The Indignities of a Heat Wave

What dreadful hot weather we have! It keeps one in a continual state of inelegance.

So wrote Jane Austen in a letter – a bit of simple wisdom as true now as it was when she set it down on paper two hundred years ago. On second thought, perhaps it was truer then since baths were few and far between. No running water, hot or cold. Every gallon needed for a bath had to be heated on the kitchen stove and hauled up two flights of stairs. Afterward, one couldn’t simply pull the plug and let the tub drain either. Presumably, the water had to be scooped out and hauled back down (or maybe they bailed it out the window!).

When I found the quote above, it reminded me of a line from my first novel – the sequel to Pride and Prejudice titled The Darcys of Pemberley. Add the barnyard smell of hundreds of horses and other animals to thousands of overly fragrant people, pack them all close together, and turn up the heat. That was London in the dog days of summer. I suppose the sewage ran straight into the Thames too. Sounds lovely, doesn’t it?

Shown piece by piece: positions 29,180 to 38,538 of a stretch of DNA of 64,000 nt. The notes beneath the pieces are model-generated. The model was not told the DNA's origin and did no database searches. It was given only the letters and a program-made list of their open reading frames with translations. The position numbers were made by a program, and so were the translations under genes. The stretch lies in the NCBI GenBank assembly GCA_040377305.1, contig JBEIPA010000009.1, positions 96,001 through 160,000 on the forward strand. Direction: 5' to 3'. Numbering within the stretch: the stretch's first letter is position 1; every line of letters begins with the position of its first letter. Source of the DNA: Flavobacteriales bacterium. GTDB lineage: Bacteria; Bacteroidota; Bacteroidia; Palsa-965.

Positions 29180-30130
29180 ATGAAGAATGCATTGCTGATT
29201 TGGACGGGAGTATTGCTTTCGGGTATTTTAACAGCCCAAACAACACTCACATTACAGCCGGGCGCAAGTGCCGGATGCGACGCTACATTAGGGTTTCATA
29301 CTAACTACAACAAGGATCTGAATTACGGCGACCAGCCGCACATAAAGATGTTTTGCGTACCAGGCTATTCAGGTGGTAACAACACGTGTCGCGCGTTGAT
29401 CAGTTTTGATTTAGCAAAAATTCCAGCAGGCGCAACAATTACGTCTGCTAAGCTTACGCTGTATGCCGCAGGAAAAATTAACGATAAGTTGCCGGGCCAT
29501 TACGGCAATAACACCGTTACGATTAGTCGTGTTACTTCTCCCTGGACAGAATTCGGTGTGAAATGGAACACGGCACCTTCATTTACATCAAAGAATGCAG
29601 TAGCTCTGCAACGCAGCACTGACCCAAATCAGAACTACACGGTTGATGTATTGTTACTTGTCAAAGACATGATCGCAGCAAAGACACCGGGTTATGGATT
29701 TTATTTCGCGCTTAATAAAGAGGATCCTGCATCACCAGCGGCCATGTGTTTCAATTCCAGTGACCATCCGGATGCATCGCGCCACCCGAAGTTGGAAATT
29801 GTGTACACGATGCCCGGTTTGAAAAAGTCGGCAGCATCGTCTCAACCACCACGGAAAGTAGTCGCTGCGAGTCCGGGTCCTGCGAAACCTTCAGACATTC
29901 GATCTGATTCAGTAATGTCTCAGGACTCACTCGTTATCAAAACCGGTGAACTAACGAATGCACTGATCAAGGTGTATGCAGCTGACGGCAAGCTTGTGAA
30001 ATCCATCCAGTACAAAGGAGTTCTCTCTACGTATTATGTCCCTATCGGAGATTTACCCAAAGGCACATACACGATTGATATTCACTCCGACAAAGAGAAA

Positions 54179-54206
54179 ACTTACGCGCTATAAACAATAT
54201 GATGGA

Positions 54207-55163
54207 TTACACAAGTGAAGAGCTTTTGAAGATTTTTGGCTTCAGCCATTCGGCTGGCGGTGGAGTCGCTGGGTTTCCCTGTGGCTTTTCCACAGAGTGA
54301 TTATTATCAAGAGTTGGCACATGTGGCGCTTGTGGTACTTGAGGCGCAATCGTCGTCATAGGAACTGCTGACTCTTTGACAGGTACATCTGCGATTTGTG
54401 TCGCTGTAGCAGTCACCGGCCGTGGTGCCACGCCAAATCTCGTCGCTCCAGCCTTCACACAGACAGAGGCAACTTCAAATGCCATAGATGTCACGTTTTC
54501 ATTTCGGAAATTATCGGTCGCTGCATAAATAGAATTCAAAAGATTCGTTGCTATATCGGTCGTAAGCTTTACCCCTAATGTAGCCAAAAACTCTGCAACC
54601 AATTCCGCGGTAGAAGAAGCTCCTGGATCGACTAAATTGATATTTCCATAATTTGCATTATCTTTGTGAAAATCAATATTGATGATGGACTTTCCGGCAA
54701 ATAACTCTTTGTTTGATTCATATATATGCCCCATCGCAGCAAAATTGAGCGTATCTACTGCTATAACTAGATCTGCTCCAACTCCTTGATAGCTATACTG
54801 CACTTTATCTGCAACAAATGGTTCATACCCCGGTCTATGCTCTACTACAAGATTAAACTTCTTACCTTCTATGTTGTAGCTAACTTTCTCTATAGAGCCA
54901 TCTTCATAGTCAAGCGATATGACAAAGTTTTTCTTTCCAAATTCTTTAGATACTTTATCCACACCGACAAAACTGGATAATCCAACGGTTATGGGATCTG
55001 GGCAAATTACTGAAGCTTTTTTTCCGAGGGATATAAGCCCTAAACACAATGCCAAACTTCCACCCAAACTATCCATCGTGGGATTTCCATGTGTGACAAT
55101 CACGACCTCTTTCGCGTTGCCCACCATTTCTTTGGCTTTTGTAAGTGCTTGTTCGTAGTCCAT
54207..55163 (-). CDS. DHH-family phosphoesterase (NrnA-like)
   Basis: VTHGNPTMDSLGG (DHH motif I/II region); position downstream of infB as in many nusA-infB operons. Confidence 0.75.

The simmering heat only served to intensify the more unpleasant aspects of living in close quarters with so much humanity and horseflesh. If one dared open the windows in hopes of some relief from the stifling air indoors, one quickly closed them again against the noise and odors emanating from the streets. For those who had the option of somewhere else to go, the advent of such conditions began turning thoughts toward getting out of town …

For this reason, among others, I would have preferred retreating to the quiet and fresh air of the country, as did the Darcys. But then, if you owned the finest estate in Derbyshire, why would you want to be anywhere else?

About Shannon Winslow

author of historical fiction in the tradition of Jane Austen
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